Hello, Wanna Give to a Good Cause? 

Idealistic nonprofits hire a for-profit company to solicit donations. But the conditions canvassers work under are far from ideal.

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As a manager, White earned a salaried income that wasn't commission-based. But even that wasn't enough to keep him canvassing for long. After eighteen months working for Peace Action West, White quit in September 2009. He now works for a natural-foods shipping company.

"I needed to take a step back from working in politics," said White, now 30, recently. "It's pretty stressful. It's tough work, especially when working for something as abstract as peace. It can be really taxing, physically and mentally."


Following the suit Badami and her co-workers filed against Grassroots Campaigns, Inc., the firm insists it has changed its ways. The company has hired a full-time human resources manager and promised to pay overtime wages, allow for meal breaks, and stop the unpaid training days. Nelson's clients who remained in California report that they are now receiving the appropriate state minimum wage.

But it's unclear how much conditions have really improved for Grassroots Campaigns, Inc. canvassers. According to the job description currently posted on its web site, canvass directors and assistant directors still receive $24,000 a year, and there is no mention of overtime. In an online description, it says an assistant director's typical day starts at 9 a.m. and is jam-packed. The only mention of lunch is at 3 p.m., and only within the context of another activity, not as a designated break unto itself. At 11 p.m., the day ends: "Leave office; go hang out with staff and grab a bite to eat."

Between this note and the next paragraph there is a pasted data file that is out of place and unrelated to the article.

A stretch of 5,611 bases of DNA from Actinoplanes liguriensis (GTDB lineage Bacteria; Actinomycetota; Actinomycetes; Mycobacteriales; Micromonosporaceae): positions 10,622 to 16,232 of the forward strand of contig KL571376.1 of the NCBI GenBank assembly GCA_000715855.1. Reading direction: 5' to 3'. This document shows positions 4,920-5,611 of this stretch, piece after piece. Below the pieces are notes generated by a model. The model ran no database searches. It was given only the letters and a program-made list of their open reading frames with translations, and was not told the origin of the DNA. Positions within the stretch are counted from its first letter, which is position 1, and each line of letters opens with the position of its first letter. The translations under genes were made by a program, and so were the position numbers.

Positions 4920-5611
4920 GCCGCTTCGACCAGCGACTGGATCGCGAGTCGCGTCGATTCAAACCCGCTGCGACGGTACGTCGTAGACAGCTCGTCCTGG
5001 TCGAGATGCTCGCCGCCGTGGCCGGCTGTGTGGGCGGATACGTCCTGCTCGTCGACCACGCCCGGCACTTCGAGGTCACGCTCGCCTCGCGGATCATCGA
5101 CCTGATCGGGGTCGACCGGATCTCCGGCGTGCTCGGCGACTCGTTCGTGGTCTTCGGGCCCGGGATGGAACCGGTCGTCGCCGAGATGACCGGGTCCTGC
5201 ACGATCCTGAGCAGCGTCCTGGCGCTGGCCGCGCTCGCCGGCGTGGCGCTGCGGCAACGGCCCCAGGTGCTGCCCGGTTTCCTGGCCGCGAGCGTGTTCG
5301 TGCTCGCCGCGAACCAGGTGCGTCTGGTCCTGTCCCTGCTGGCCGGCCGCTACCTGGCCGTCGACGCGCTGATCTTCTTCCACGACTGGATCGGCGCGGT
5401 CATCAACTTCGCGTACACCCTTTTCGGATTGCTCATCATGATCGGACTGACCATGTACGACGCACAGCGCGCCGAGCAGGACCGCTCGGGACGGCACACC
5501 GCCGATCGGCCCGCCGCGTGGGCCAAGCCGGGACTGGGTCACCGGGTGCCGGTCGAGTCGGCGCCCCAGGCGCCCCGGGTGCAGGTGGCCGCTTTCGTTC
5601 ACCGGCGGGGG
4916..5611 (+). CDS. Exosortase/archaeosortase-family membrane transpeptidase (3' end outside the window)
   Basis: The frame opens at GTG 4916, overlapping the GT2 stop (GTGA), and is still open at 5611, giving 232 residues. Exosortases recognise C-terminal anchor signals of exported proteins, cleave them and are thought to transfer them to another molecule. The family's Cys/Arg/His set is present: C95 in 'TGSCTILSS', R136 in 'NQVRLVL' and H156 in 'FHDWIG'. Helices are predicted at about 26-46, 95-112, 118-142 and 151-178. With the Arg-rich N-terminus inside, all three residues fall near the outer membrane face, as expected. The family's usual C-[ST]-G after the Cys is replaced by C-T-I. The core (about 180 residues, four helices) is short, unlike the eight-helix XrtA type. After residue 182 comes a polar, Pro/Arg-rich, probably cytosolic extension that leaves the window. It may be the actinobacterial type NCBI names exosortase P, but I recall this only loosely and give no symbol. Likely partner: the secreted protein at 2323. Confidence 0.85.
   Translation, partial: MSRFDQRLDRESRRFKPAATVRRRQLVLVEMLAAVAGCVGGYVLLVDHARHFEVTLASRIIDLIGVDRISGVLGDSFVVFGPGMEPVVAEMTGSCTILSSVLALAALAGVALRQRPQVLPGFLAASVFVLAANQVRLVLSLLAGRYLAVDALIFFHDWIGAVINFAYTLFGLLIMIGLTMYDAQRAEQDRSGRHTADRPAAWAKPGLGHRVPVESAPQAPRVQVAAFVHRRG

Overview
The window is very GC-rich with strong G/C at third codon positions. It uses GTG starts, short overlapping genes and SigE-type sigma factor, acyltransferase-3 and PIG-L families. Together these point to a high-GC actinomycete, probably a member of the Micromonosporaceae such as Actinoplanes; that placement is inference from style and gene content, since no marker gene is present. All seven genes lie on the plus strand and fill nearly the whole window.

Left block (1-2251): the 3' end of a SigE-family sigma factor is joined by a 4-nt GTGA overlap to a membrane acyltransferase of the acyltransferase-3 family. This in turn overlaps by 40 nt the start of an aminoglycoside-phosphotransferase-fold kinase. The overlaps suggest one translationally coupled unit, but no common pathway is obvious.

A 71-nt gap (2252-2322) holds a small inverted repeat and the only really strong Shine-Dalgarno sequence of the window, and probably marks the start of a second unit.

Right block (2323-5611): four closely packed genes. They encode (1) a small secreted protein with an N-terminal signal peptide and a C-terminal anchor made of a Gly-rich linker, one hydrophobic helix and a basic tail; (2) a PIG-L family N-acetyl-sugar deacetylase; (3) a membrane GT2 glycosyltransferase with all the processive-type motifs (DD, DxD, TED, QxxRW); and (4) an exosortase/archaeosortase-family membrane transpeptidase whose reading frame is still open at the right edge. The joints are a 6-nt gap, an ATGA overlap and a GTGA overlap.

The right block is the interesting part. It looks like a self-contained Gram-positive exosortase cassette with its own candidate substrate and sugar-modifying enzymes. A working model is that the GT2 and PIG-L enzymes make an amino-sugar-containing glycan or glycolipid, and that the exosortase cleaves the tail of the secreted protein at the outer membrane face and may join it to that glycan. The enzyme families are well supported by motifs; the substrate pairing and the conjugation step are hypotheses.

Not so surprisingly, the company was sued again in 2008, this time for firing three employees from its Chicago office who attempted to form a union. The employees initially sought legal aid from the ACLU, but as a client of Grassroots Campaigns, Inc., the civil liberties group had to decline because of conflict of interest. Ultimately, the National Labor Relations Board took the case and Grassroots Campaigns, Inc. settled, paying almost $18,000 to the workers in back wages.

"I never understood why more people weren't interested in this," said attorney Nelson, who's also a former journalist. "They're a company that bills itself as an extension of the DNC, fighting for workers' rights and liberal causes. Meanwhile, they're committing the most egregious and most blatant overtime and minimum-wage violations I've seen before I handled this case and since I handled this case."

Nelson says there was a certain genius in the way Grassroots Campaigns, Inc. manipulated its young employees. And the reason why he thinks the issue doesn't get much attention is because "the group of people that primarily get taken advantage are rich kids. A lot of them buy into the culture and drink the Kool Aid."

The model, says Badami, directly excludes lower-income workers who simply can't afford to make that little. "It shuts out the very people we should be inviting into the progressive environment," she said. "Anyone who's not being helped out by their parents with money saved up can't do this job. How can we really be a movement if only privileged folks have the opportunity to be part of it?"

Today, Badami vows that she'll never work in electoral politics again. "It really makes me think about how progressives organize themselves," she said. "Republicans make sure their young workers are hooked up with jobs and money, whereas we bleeding-heart liberals believe we have to be poor and miserable to affect change. Now, every time I see a canvasser, I say sorry."

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